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Ageism in banking: How old is too old to keep trying?

Too old for a banking job?

Too old for a banking job?

You may be surprised to hear this, but some people who work in banking are aged 50+. Chief executives require grey hairs: Lloyd Blankfein, chief executive officer of Goldman Sachs is 59. James Gorman, chief executive officer of Morgan Stanley is 55. Until his death last November, Goldman had an employee who was aged 98. Who said ageism in banking is a problem when banks employ nonagenarians?

However, if you’re trying to get a job in banking and you don’t fit the standard age profile, you might be inclined to disagree with the people who say banking jobs are open to all comers. Most banks restrict their recruitment within tight age ranges – especially at the junior end. If you’re too old, you may need to change your strategy. Or give up.

How old is too old to apply for a graduate banking job?

“Most people who get entry-level jobs in banking are aged 20 to 25 years-old,” says Muzaffar Khan, a former trader at Barclays and strategist at Moore Capital who now mentors students on getting into finance. “Once you get beyond 28 years-old, it becomes a lot more difficult to get a front office job (in trading, sales or M&A) in a bank,” says Khan. “Of course, there will always be exceptions, but it’s tough.”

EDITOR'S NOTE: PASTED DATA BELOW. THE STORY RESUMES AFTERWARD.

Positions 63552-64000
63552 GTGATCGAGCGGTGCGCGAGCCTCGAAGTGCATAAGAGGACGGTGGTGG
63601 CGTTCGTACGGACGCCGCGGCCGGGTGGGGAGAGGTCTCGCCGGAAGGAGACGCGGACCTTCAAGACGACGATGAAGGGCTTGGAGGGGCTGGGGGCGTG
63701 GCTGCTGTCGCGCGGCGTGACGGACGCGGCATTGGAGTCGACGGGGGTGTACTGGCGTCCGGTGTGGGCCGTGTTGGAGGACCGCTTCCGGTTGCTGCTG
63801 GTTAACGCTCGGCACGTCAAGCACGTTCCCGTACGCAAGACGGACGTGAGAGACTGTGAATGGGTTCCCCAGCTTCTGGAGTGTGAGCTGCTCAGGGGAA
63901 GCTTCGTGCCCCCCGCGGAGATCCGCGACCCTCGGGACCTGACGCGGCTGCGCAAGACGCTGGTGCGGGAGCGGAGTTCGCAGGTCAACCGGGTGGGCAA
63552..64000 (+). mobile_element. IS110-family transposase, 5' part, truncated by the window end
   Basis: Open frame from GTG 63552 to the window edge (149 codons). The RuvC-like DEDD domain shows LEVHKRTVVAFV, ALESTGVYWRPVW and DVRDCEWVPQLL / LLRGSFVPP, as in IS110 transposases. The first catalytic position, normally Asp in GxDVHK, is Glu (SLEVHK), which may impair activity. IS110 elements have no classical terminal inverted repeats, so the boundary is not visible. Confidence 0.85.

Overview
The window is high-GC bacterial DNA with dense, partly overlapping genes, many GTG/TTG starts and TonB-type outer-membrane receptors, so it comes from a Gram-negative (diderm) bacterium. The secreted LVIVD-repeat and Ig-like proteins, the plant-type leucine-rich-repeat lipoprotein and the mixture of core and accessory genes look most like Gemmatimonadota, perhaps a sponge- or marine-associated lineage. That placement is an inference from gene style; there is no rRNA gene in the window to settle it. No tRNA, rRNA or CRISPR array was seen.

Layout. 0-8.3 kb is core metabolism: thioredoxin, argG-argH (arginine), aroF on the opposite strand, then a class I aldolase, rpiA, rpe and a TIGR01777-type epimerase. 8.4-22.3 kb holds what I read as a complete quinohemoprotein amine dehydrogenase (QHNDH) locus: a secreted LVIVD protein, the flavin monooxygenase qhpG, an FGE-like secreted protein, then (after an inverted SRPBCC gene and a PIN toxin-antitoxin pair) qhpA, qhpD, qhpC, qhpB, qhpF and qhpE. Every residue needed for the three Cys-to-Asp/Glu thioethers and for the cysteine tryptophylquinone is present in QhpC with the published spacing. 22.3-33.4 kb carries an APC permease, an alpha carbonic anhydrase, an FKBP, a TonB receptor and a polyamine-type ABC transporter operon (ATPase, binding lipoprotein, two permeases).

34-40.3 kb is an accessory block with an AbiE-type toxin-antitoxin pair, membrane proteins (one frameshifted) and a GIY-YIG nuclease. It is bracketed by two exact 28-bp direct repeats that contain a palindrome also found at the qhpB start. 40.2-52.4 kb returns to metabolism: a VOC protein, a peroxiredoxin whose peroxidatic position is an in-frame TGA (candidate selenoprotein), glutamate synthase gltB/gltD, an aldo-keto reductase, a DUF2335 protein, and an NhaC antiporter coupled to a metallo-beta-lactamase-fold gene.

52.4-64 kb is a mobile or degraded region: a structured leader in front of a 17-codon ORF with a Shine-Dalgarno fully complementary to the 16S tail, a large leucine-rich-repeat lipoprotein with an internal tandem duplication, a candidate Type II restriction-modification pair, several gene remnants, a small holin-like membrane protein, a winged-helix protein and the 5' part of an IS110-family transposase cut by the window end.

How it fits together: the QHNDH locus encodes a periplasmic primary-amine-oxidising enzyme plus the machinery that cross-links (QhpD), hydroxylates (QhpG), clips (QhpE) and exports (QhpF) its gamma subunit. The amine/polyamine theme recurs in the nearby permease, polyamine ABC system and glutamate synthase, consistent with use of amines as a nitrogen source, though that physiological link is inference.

One M&A headhunter, speaking on condition of anonymity, says the problem is twofold. On one hand, 30-somethings are unlikely to work the 100-hour weeks required of junior M&A bankers. On the other, 30-somethings are thought unlikely to respond well to being managed by someone younger than themselves. Research by American academic Alexandra Michel, a former banker at Goldman Sachs in New York, suggests the average age across the whole of a bank’s capital markets (M&A, ECM and DCM) businesses is around 35.

M&A careers move in lockstep, says the headhunter: “You always join aged around 20-25, you do three years as an analyst, three years as an associate and three to six years as a VP.” Age is therefore a marker of seniority.

Away from M&A, however, age can be less of an issue. The head of graduate recruitment at one North American bank in London says she hired a 32 year-old onto a trading graduate programme in the past, although she admits that this was unusual. In most cases, markets traineeships go to 20-25 year-olds too.

The easiest place to find an entry-level finance job if you’re 30+ is in operations and technology, says Khan. Ex-army personnel especially are recruited into operations roles. “Non-finance experience is valued in these areas and banks appreciate that experience in other industries is helpful,” he says.

How old is too old to use an MBA to get into banking?

How about completing a top level MBA and using it as an entry to bank’s associate programmes? Even this can be tough if you’re post-30, according to the M&A headhunter we spoke to (most banks focus MBA hiring on their M&A and capital markets divisions).